Gifted Child Today tackles some serious issues in their fall edition -- a guide to involving children in caring for the earth, an article by Dr. Gilman W. Whiting, director of the Scholar Identity Institute on reducing dropout rates among diverse students, and a guide to identifying signs of Asperger's syndrome-- an Autism-spectrum disorder.

If all this makes you want to roll up your sleeves and dive in, great! These great ideas and more are just a trip to the magazine rack away.

Nonfiction Finds -- Winter Stargazing

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Expert astronomers know that in the winter the stars are clearer and brighter than they are in the summer. Several spectacular meteor showers will also take place in the upcoming months, so grab your overcoat and take advantage of the clear skies with some great nonfiction resources!

New arrival "Phases of the Moon" by Gillia Olson is a great place to start, including a list of websites for further information.

More experienced stargazers can graduate to Anton Vamplew's "Simple Stargazing" or Fran Lee's "Wishing on a Star". These guides to the constellations require no telescopes!

And once you're done and curled up with a cup of tea, you can read the stories behind the constellations with Jacqueline Mitton's "Zodiac", "Zoo in the Sky", and "Once Upon a Starry Night", all beautifully illustrated by Christina Balit.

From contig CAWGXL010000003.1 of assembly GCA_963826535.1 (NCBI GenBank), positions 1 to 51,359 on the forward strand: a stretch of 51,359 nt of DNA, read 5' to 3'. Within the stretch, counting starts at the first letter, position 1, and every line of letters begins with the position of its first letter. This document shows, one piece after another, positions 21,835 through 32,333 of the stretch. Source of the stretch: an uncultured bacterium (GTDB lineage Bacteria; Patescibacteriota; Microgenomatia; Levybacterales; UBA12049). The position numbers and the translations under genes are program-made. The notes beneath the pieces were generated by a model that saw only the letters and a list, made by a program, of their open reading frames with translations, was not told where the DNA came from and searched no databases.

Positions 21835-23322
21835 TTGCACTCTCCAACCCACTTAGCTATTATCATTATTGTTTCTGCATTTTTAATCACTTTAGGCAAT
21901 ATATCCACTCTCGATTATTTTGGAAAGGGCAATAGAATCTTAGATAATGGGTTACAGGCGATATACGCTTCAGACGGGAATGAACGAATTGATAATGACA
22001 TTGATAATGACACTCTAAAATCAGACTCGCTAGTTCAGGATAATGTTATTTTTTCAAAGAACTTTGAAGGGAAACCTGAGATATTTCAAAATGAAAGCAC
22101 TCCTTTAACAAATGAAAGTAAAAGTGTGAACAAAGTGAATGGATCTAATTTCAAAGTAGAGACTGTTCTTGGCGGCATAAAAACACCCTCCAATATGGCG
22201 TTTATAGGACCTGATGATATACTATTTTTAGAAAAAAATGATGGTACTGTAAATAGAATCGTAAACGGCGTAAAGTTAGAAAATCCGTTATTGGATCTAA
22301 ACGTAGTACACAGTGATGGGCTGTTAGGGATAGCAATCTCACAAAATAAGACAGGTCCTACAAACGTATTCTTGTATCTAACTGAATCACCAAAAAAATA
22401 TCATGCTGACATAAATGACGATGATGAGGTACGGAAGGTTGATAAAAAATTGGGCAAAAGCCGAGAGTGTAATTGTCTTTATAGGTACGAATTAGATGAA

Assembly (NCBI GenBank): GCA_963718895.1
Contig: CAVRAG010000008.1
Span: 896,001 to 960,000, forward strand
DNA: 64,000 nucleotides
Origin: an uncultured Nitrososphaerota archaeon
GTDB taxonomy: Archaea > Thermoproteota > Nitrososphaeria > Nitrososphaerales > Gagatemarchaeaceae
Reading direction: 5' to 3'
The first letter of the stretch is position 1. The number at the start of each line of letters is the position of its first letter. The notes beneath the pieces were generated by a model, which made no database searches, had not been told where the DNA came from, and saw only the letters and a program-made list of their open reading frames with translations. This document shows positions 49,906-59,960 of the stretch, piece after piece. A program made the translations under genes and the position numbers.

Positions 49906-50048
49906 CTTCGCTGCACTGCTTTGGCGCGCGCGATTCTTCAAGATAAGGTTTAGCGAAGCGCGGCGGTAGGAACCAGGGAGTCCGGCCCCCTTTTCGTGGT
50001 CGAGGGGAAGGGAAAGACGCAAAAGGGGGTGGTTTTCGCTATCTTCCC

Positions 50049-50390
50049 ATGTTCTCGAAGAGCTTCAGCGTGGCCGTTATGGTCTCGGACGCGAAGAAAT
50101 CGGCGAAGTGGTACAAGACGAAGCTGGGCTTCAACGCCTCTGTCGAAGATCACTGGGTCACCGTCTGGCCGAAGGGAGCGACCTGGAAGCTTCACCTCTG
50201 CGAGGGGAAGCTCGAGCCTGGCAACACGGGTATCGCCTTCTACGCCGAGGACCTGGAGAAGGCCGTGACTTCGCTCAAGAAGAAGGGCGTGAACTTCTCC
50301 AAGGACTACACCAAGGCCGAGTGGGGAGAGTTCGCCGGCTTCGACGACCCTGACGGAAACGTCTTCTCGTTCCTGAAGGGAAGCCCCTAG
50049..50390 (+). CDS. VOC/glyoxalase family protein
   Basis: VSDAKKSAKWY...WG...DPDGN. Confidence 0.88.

Fear Itself

Ask OctoberAsk October

Just in time for the scariest month of the year, Ask magazine has come out with a special issue on...you guessed it... fear.

Ask magazine goes beyond the usual scary story collection, however, with an article on how the brain processes and produces fear as well as a guide to controlling and dealing with fear -- useful for kids and adults! This issue also includes the instructions for Ask's latest contest -- to design a Monster so terrifying it will frighten other monsters. Winners will get published in a future issue of Ask!

Take a Fall Hike @Bird Hills Nature Area

If you’ve never trekked through the Bird Hills Nature Area, you are in for a treat. Located on a moraine, this land of steep slopes was logged in the 1800s and then grazed by cattle. In the 1920s under new owners reforestation began. With its varied topography and soils Bird Hills is one the most floristically diverse areas in Ann Arbor.

City of Ann Arbor Natural Area Preservation staff will lead the hike. View a wide variety of trees, discover the ways to identify them, and learn about ecological restoration and responsible use of public lands. Come join us!

Saturday, October 3 | 2:00-3:30 PM | Bird Hills parking lot off Newport Road, just north of M-14
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Orion Book Award Winner: Trespass by Amy Irvine